So. We've taught our bird a marker signal—the click, or a blink of a light, or both. We've used that signal to tell the bird what behavior we like—silence instead of screaming, for example. We've used it to shape new behavior, such as jumping to the fist or a perch. We have a bird now that doesn't scream, doesn't mantle, doesn't bate off the glove; a bird that accepts the hood; a bird that's as fit and strong as a wild bird, since, using Steve Layman's brilliant shaping programs, we can exercise it in the mews.
Because the bird understands the conditioned reinforcer, it is attentive to the falconer and comes to the lure reliably. Because the bird has learned several ways in which it can earn food, it feels in control of its world, so it is calm and ready to work. Are we pleased? Sure. Are we satisfied? Of course not!
"Tell me this," said the Old Falconer, rocking back on his heels a little. "I want my bird to come back to me when she's too far away; but I want her to come back AND to stay up in the air. If I give her your click signal for coming back, she's got to come down to me to get her reward, right? So how can I do that and still get her to stay overhead?" And he glared at me with "Gotcha!" in his eyes.
How are you doing it now? I wanted to ask. But I thought I knew. I would expect that some birds figure it out, and some never do. For most people, it would depend on lots and lots of trials, perseverance, a "good" bird, and a certain amount of blind luck. A skilled falconer might develop habits of his own, utilized during the first few hunts with each new bird, that serve to reinforce staying at altitude—matters of timing, such as when to swing the lure, when to stop; or when to beckon the bird back, and when to turn into a post and seem to ignore the bird. These nuances are bred of experience and intuition, the ability to "read" the bird—skills that are hard to verbalize and hard to pass on to the rest of us.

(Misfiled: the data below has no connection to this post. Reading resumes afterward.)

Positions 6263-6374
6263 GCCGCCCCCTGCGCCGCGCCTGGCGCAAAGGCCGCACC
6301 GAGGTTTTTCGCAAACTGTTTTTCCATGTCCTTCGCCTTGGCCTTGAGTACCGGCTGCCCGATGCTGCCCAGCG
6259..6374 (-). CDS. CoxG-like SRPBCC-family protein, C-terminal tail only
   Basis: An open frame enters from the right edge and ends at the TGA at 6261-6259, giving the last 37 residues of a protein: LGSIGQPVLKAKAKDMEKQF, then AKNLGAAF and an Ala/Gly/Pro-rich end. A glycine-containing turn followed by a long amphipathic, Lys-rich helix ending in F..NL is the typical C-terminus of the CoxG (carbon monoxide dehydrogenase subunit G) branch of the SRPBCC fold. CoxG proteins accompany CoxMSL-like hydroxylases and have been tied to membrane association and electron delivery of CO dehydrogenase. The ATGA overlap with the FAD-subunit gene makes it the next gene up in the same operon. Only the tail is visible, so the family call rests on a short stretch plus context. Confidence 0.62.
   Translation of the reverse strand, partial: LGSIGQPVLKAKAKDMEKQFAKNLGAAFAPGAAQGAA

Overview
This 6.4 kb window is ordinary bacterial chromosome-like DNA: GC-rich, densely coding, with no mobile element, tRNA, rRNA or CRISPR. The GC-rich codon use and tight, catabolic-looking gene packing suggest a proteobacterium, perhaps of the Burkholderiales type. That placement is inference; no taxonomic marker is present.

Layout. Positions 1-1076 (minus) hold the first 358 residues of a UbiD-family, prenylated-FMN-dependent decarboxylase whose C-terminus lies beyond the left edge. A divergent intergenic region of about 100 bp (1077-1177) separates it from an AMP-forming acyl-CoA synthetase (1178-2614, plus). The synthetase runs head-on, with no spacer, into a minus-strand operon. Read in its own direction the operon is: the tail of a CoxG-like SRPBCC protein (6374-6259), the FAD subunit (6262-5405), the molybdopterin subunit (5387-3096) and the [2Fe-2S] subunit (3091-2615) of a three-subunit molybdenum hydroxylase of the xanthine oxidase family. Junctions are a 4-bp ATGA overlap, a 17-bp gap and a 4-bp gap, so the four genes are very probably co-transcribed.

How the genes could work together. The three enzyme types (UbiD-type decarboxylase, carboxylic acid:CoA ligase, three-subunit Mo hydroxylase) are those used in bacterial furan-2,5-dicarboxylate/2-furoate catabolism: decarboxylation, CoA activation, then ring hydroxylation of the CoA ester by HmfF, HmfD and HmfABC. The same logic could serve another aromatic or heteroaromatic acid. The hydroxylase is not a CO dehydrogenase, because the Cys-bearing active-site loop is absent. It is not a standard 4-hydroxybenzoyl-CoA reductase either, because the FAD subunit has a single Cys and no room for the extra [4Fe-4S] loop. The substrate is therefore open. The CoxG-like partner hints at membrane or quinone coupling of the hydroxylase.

Operant conditioning gives us another way to look at the problem. As the pioneer in clicker training, Marian Breland Bailey, Ph.D., puts it, with operant conditioning you can train any animal to do any thing it is physically and mentally capable of doing. Is the bird physically capable of coming back without coming down? Certainly. Then all we need is a way to tell it what we want it to do.
To do this, we need to understand more about cues. A cue is different from a command. We give our dogs commands all the time: Come here. Lie down. Get in the truck. Shut up. A command is a signal to do something, but it is also a threat: Come here Or Else. Or else I will make you do it. Or else I will reprimand you. If the command is not heeded, we often escalate the threat aspect: we yell the command, for example. This often works with dogs. Sometimes it works with people. But we all know it NEVER works with birds.
That doesn't mean, however, that you can't tell a bird what to do; you just do it with cues, instead of commands. We don't normally teach cues methodically; animals pick them up. You decide to go to the store, so you make sure you've got your car keys. The dog hears the keys jingle, and runs to the front door. That sound has become the cue for a behavior: "Get to the door fast, and I might get to go for a ride." A cue is like a green light: it's a window of opportunity to do the right thing and get reinforced for it. Here's the cue: my fist in position. Step onto my glove, and you'll get a click and a treat. The cue need not be so obvious: a whistle or a gesture that's nowhere near the perch can tell the bird "Get on the perch and I will click you."
The big difference between a cue and a command is that while a command is an implied threat, a cue is a positive signal: a cue is an opportunity for reinforcement. When the cue is well-learned, it becomes a sort of "on" switch for action. The animal WANTS to do the behavior the cue indicates, because it has paid off handsomely now and then in the past. It doesn't stop to ponder, "Yes, but do I want a tidbit more than I want to sit on this telephone pole?" It just responds. "Oh, he said 'Come!' Good, here I come!" So, once you have established a cue, you don't need to escalate it, to get results. When the light turns green, we step on the gas immediately; two green lights, or a bigger green light, would not make us step on the gas any faster or better. When the phone rings, we answer it, even though sometimes the caller is a roofing salesman and sometimes we were doing something we really enjoyed more than phone calls when the phone rang. It's a cue, cues mean a chance to get something good, and we respond.